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Feed your microbiome | Health beat

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Among the many great foods that support gut health, whole grains take center stage. (For Spectrum Health Beat)

Regularity.

We all like a bit of consistency in our lives, but when it comes to gut health, regularity is the most important thing to most of us.

But a healthy gut does much more than keep us regular. The benefits include digestion, improving mood, and boosting our immune system.

Having a healthy intestine implies feeding our microbiome, those beneficial microorganisms in our womb. They need the right foods, called prebiotics, to do their job.

Prebiotics are fibers and starches in our food that our bodies cannot digest, but our gut microbiota love them. They feed on these ingredients to grow beneficial bacteria and produce beneficial substances like short-chain fatty acids.

These fatty acids help protect the colon, give us energy, help us lose weight, and even reduce the risk of some diseases such as diabetes and heart disease.

So where can we get this microbiome fertilizer? Directly from nature.

Some of the best sources of prebiotics include:

  • Artichokes
  • Integral
  • Barley
  • Rye
  • Oatmeal
  • Flax seeds
  • Oatmeal
  • Onion and garlic
  • Leeks
  • Dry beans
  • Asparagus
  • Green leafy vegetables
  • Berries
  • Bananas
  • Honey
  • Potatoes

Cooking starchy foods ahead of time and eating them as leftovers after cooling is a great approach, as it can increase the prebiotic-resistant starch content of foods.

Many of these foods are also on the top superfood lists, and for good reason.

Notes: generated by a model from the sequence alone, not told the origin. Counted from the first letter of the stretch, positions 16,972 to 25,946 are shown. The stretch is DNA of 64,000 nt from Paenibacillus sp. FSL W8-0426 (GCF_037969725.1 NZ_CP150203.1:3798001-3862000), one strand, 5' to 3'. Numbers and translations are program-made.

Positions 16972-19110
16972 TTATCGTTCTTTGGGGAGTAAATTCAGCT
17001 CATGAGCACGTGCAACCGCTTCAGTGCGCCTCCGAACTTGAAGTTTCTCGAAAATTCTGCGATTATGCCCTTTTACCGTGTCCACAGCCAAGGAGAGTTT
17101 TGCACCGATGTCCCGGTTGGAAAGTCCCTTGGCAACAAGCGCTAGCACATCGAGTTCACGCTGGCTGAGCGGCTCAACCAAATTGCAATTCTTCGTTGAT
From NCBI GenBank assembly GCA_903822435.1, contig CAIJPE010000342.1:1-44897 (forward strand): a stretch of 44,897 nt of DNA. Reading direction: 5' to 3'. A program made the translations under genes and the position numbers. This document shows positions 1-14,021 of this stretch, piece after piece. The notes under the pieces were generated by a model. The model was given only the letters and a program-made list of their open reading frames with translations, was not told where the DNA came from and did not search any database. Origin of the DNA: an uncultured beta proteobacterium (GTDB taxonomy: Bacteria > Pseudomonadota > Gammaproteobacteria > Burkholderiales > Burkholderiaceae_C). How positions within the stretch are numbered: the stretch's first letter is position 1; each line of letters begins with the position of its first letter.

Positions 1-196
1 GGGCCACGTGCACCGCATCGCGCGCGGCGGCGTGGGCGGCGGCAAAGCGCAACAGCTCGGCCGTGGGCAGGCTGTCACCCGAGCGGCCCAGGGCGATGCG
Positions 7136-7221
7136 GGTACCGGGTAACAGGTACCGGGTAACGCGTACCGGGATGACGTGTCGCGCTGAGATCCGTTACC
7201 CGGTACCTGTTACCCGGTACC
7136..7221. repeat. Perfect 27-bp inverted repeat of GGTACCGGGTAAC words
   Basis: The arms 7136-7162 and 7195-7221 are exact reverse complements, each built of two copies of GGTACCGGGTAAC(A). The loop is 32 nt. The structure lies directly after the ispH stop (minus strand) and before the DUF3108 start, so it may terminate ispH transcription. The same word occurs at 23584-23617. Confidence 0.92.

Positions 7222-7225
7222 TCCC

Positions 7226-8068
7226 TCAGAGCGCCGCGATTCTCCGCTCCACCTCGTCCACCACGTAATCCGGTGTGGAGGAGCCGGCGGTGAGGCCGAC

Here are some tips for adding more intestinal fuel to your diet:

  • Cut down on meats and add more dry beans to replace in tacos or spaghetti.
  • Batch cook whole wheat pasta, oatmeal, or potatoes at the beginning of the week to use in your meals as leftovers.
  • Sweeten plain yogurt or oatmeal with honey, bananas, and berries instead of adding sugar or buying sugar-filled options from the store.
  • Add ground flax seeds to your smoothies, yogurts, or oatmeal.
  • Use fresh garlic or onions for cooking instead of dry powders.
  • Mix the spinach into smoothies or stir fries.
  • Switch to 100% whole grains in breads, pastas, and cookies.

The key: Follow a plant-based diet with lots of variety. This will help improve your prebiotic intake and meet your daily fiber goals. For women, this is at least 25 grams per day. For men, it is 38 grams.

Keep in mind that people with irritable bowel syndrome can have their symptoms exacerbated by eating too many prebiotic foods. Consult a dietitian to find out the best plan for you.



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